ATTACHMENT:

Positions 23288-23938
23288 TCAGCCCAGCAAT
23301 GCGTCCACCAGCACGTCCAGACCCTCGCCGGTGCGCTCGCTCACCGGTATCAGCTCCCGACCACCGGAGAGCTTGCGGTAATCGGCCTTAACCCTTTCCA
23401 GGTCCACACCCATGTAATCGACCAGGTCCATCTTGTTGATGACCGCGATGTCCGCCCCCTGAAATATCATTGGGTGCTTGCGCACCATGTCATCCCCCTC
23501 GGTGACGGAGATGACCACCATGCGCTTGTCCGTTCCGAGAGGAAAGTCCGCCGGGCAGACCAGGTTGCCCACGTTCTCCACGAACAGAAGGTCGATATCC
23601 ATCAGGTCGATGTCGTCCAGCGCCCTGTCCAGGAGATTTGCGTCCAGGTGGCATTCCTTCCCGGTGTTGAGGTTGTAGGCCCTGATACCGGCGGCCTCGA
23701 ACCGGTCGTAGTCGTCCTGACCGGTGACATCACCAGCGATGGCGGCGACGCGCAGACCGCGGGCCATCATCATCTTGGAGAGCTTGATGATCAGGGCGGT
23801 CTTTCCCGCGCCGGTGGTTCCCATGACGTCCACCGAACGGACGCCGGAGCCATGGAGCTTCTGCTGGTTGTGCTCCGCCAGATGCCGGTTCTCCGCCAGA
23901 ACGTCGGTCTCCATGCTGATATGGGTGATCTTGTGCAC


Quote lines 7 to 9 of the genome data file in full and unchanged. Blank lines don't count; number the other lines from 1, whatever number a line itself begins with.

23701 ACCGGTCGTAGTCGTCCTGACCGGTGACATCACCAGCGATGGCGGCGACGCGCAGACCGCGGGCCATCATCATCTTGGAGAGCTTGATGATCAGGGCGGT
23801 CTTTCCCGCGCCGGTGGTTCCCATGACGTCCACCGAACGGACGCCGGAGCCATGGAGCTTCTGCTGGTTGTGCTCCGCCAGATGCCGGTTCTCCGCCAGA
23901 ACGTCGGTCTCCATGCTGATATGGGTGATCTTGTGCAC